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Contract Essay Term 1 (61)

Contract Essay Term 1 (61)

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Published by Adam 'Fez' Ferris
Fez's first term essay on acceptance, postal rule and acceptance by electronic communication. Think it got 61
Fez's first term essay on acceptance, postal rule and acceptance by electronic communication. Think it got 61

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Published by: Adam 'Fez' Ferris on Mar 30, 2010
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Contract I: Term 1 Written Work
Student: Adam FerrisTutor: I-San TiawTutorial Group: NThe first issue that needs to be discussed is whether or not Gertie’s advert in the magazineconstitutes a unilateral offer or an invitation to treat/negotiate. The answer to this is integralin deciding whether or not Gertie has formed a binding contract with either Maurice or Fred.Whilst there is precedent stating that advertisements in newspapers are usually invitations totreat, there are certainly exceptions. In
 Partridge v. Crittenden - [1968] 2 All ER 421
Ashworth J states that an advert placed in a section of a media item under such a heading as‘Classified adverts’ is simply an offer to treat. However, I contend that Gertie’s notice isfundamentally different from this case, in that Gertie’s notice is an advertisement to purchasea chattel, whereas In
the item is for sale. There is no mention in any of the judgments of how to classify an advertisement to purchase. Furthermore, Gertie’s notice isfar more specific and detailed the advert in
. Her notice includes details of when payment will be made and specific methods of contact are given, whereas the advert in
 provides neither of these. Although not binding, the judgment of Murphy J in
 Lefkowitz v. Greater Minneapolis Surplus Stores Inc, 86 NW2d 689 [1957]
states that if suchadvertisements are clear and explicit, with no room for negotiation, then this constitutes anoffer. This judgment also cites
 Johnson v. Capital City Ford Co,
a case involvingadvertisements for both purchase and sale. In this case it was decided that a specific advertfor the purchase of a chattel can be considered as an offer. Gertie’s advert is certainly specificas it gives the exact item that is needed, even including the detail that it must be a ‘woodnymph design’. There is no room for negotiation as Gertie also clearly states a price.Although there are no binding cases that set a clear precedent for whether such an advert to buy constitutes an offer to sale or an invitation to treat, I would advise Gertie that there is persuasive evidence that may lead to the notice being construed as an offer. It is accepted thatthere are exceptions to the precedent set forth by
as the scope of this judgment was
narrow and did not attempt to deal with the wider issue of such advertisements as a whole. Iwould advise Gertie that her notice in Mung Monthly may be considered specific enough to be an offer.In order to accept a unilateral contract it is not necessary to communicate theacceptance to the offeror, merely to fulfil the performance required in the offer. In this casethat is to procure a ‘Mung monthly authenticity certificate’ and present it to Gertie.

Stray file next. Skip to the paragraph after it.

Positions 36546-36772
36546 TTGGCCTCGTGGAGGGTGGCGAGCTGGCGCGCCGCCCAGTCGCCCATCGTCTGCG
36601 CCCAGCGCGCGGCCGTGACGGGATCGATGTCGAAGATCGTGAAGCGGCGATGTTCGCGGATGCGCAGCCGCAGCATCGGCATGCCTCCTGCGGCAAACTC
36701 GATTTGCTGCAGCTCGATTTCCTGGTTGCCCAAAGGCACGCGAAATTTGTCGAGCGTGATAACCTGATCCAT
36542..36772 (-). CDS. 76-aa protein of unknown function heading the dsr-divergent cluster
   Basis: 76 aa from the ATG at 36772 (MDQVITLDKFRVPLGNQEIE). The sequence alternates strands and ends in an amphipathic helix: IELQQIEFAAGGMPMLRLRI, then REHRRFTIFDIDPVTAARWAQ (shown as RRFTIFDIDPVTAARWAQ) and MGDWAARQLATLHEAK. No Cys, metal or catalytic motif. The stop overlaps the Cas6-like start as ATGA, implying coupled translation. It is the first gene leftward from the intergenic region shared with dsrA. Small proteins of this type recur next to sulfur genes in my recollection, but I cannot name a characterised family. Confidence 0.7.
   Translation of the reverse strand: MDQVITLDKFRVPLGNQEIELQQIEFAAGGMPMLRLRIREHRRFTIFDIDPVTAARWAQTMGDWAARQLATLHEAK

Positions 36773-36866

Carlill v.Carbolic Smoke Ball Co [1893] 1 QB 256 
demonstrates this principle. The court decides thatCarbolic Smoke Ball Co have waived their right to be notified of an acceptance and that bycompleting the performance, Carlill has accepted the offer. Furthermore, the offer may not berevoked once the oferee has started performance, as shown in
 Errington v. Errington [1952]1 KB 290
. Therefore, once either party has started to procure the authenticity certificateGertie may no longer withdraw her offer. Once an authenticity certificate is presented to her this is acceptance by conduct and contributes to form a binding contract. Therefore Gertiemay be bound to buy the vase from the first person who presents her with the certificate. Sheis not obliged to buy more than one vase as her notice quite clearly states that she only wantsone.Maurice made the initial contact with Gertie via phone call. However, Maurice’s phone call was merely a request for information regarding the specific design of the vase. Itdid not constitute an acceptance or a move towards acceptance. In assessing at what pointMaurice’s certificate is considered communicated to Gertie, one must consider whether the postal rule of acceptance applies. Application of the postal rule would mean that Maurice’sacceptance became effective as soon as he had posted the certificate. One of the criteria for the application of the postal rule is that both parties must have considered that the postalservice might be used to communicate an acceptance, as stated in
 Holwell Securities Ltd v. Hughes [1974] 1 WLR 155
. At some point Maurice finds out Gertie’s address as is it notmentioned in the notice. However, I cannot be sure if this was obtained from Gertie or whether or not Gertie advised Maurice to send the certificate by post. Therefore, it isimpossible to tell whether or not Gertie had verbally considered that the postal service.However,
 Henthorn v. Fraser [1892] 2 Ch 27 
stipulates a broader scope for thiscontemplation. In this case the term ‘within contemplation’ is used and it is stated that if it isreasonable to consider the postal service as a reasonable means of response then it is withincontemplation. The ratio in
also states that the offer does not have to be made via post in order for the postal rule to apply. As Gertie is asking for a document to be delivered to

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